On October 2, Microsoft announced Windows 10X alongside the Surface Neo at a hardware event in New York City. Not much was shared around the OS itself, outside of a planned release window of “Holiday 2020” alongside the Surface Neo and a brief demo of the new user experience you can expect to see when it starts shipping. But just what is Windows 10X and what does it mean to you? Here’s everything we know.
Windows 10X is a new version of Windows 10 that Microsoft says has been built from the ground up for foldable PC experiences in both dual-screen and single-screen configurations. It’s built on top of a new modern version of Windows 10 that guts legacy components and features in favor of contemporary user experiences and enhanced security. This means everything from the Windows Shell to the underlying OS has been re-done with modern technologies, while still maintaining legacy app support for those who need it.
Legacy and modern app support
Win32 programs, which Microsoft considers to be a legacy app platform, now run in a containerized mode on Windows 10X. This means the components required to run Win32 apps are only active when the user is actively running a Win32 program. This reduces system load when not running a Win32 application, which improves battery life and system performance overall. Containerizing the Win32 layer also makes the OS much more secure, as Win32 programs are now sandboxed and can’t negatively affect system files.
Unlike the containerized Win32 programs, UWP and web apps run “natively” on Windows 10X. Users shouldn’t notice a difference in performance between UWP and Win32 programs, even though the Win32 programs are being containerized on top of the OS. It’s great to see that Microsoft is supporting legacy apps on Windows 10X, as many Windows apps today are still Win32.
Microsoft is hoping developers start to update their apps to support the new dual-screen and foldable screen designs that they expect to start shipping at the end of next year. A new feature called “spanning” is being introduced as an API that lets developers take advantage of the extended display capabilities from using a foldable PC. Microsoft will begin talking more about the developer story in the coming weeks.
A new user experience
Regarding the design, Windows 10X features a new shell — the user interface — built with modern technologies, that’s adaptive and can change on the fly depending on the “posture” you’re device is being used in. For example, with a foldable PC, the user might want to use it in several different ways; as a laptop, or tablet, or in tent mode for movies. Because of this, the software must be flexible and adapt on the fly to provide the best user experience no matter what posture you’re using.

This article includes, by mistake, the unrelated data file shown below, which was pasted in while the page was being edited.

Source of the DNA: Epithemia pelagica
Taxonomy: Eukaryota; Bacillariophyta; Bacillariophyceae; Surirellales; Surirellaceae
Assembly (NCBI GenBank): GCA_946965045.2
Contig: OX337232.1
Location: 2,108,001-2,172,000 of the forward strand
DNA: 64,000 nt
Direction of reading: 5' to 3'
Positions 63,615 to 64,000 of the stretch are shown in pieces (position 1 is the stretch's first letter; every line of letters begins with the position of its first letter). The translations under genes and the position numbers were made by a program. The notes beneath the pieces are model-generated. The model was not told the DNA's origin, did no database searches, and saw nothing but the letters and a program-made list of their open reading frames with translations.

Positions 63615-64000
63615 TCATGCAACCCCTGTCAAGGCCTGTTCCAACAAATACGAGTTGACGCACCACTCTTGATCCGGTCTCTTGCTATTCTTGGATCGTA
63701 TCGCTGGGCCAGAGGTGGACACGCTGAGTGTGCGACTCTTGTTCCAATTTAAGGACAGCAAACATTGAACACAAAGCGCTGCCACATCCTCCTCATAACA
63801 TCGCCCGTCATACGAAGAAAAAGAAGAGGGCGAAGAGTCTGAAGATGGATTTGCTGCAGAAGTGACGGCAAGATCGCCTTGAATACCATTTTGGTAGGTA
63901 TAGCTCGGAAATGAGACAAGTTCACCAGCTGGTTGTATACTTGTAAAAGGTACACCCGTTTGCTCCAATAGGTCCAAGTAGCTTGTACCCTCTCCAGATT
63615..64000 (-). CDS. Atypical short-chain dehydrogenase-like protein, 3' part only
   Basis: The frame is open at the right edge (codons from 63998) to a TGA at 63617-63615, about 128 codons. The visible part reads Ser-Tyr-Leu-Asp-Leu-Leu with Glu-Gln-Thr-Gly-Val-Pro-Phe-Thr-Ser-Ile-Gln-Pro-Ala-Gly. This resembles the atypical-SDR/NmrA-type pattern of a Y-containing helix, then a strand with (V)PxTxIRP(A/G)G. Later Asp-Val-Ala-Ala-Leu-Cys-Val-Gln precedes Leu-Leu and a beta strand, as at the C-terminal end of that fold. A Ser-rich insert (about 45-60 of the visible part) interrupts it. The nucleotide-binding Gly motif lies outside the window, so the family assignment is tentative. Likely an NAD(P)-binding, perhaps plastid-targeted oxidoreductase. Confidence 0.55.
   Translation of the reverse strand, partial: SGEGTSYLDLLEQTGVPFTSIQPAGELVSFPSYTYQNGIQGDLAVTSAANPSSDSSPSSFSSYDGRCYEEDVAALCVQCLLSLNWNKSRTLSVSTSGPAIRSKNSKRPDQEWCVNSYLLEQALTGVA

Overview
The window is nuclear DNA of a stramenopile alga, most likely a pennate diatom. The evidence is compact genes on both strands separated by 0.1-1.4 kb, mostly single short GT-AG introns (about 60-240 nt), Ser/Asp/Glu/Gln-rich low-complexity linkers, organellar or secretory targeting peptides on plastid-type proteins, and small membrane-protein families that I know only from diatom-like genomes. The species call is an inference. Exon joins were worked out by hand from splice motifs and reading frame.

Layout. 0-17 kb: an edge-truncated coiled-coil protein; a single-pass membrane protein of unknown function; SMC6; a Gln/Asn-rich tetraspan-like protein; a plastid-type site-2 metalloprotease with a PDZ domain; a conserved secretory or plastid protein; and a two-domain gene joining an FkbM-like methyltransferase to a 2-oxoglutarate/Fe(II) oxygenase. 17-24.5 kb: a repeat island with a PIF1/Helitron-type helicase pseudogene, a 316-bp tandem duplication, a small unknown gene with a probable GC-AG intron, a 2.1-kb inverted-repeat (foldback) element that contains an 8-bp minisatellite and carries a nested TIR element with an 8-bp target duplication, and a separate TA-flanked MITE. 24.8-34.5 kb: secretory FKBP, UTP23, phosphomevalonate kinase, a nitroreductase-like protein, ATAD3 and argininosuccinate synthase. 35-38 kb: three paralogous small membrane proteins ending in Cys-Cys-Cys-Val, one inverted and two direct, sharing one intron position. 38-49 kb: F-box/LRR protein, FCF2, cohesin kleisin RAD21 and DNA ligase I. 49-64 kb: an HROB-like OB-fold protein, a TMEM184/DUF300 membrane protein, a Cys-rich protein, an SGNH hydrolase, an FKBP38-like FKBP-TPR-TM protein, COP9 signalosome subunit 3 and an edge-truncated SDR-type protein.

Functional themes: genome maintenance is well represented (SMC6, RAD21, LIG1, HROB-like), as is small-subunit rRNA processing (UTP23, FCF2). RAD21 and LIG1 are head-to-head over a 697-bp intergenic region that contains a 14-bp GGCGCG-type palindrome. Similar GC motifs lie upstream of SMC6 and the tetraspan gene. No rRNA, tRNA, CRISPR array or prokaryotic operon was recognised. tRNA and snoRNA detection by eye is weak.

The shell has been designed from the ground up with Microsoft’s Fluent Design System in mind, meaning it’s much cleaner and more consistent than the experience found on Windows 10 today. It has a new adaptive taskbar that minimizes when using touch, which can be swiped up to access pinned and running programs. There’s also a new Control Center that also houses system notifications, similar to an Android smartphone.
Pinned and running apps on the taskbar are now centered instead of positioned off to the left. Apps run in full-screen, as most foldable PCs will be used as tablets first and foremost. However, there will also be a mode that allows apps to run in a more traditional windowed environment, which will be handy when using a foldable PC as a laptop.
The Start menu itself has been redesigned with productivity in mind. It features a system-wide search bar along the top, with a grid of apps below that in place of live tiles. It also has a “recommended” area that suggests things the user might want to jump straight into, such as recent Office documents and websites.
Microsoft also improved Windows Update in a way that makes it much faster with Windows 10X. Feature updates will not take as long to install as they do on Windows 10, because those feature updates are now installed in the background without requiring a reboot until the update is done. So, just like Android and Chrome OS, when the update is ready to restart your PC, it’ll just restart like normal, and won’t take 15 minutes to finish installing the update before you’re back up and running.
Exclusive to foldables at launch
Windows 10X will only be available on devices that ship with it, and those devices will begin shipping in the second half of 2020. This means if you want to use Windows 10X, you will have to buy a new PC that comes with Windows 10X preinstalled. The OS will not be made available to purchase or download to install on existing hardware, and won’t be pushed as an update for Windows 10 users either.
In the future, we anticipate Microsoft will make Windows 10X available for more than just foldable PCs. While the OS will launch exclusivesly for foldables at the end of 2020, in the months after OEMs will be able to ship Windows 10X on traditional form factors such as laptops and 2-in-1’s, as the OS is capable of running on those form factors as well.
Check back later
We’ll continue to update this post with new information as it becomes available. In the meantime, what are you most looking forward to with Windows 10X? Let us know in the comments.